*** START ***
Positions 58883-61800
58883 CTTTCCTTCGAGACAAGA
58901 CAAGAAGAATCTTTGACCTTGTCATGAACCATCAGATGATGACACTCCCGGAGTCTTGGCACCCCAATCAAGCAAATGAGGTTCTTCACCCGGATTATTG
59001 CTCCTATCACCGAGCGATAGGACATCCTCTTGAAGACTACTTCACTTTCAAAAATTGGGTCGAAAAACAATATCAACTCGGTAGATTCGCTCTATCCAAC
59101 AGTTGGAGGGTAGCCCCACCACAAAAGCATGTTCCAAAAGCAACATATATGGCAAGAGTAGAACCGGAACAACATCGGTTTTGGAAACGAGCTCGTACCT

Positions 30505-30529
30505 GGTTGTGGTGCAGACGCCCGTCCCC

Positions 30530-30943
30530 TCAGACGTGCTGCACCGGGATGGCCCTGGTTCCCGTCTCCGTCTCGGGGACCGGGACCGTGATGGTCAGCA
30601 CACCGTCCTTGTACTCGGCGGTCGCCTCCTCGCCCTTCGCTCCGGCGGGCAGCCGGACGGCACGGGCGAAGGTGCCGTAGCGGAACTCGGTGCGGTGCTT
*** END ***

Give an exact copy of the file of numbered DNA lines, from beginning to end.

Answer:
Positions 58883-61800
58883 CTTTCCTTCGAGACAAGA
58901 CAAGAAGAATCTTTGACCTTGTCATGAACCATCAGATGATGACACTCCCGGAGTCTTGGCACCCCAATCAAGCAAATGAGGTTCTTCACCCGGATTATTG
59001 CTCCTATCACCGAGCGATAGGACATCCTCTTGAAGACTACTTCACTTTCAAAAATTGGGTCGAAAAACAATATCAACTCGGTAGATTCGCTCTATCCAAC
59101 AGTTGGAGGGTAGCCCCACCACAAAAGCATGTTCCAAAAGCAACATATATGGCAAGAGTAGAACCGGAACAACATCGGTTTTGGAAACGAGCTCGTACCT

Positions 30505-30529
30505 GGTTGTGGTGCAGACGCCCGTCCCC

Positions 30530-30943
30530 TCAGACGTGCTGCACCGGGATGGCCCTGGTTCCCGTCTCCGTCTCGGGGACCGGGACCGTGATGGTCAGCA
30601 CACCGTCCTTGTACTCGGCGGTCGCCTCCTCGCCCTTCGCTCCGGCGGGCAGCCGGACGGCACGGGCGAAGGTGCCGTAGCGGAACTCGGTGCGGTGCTT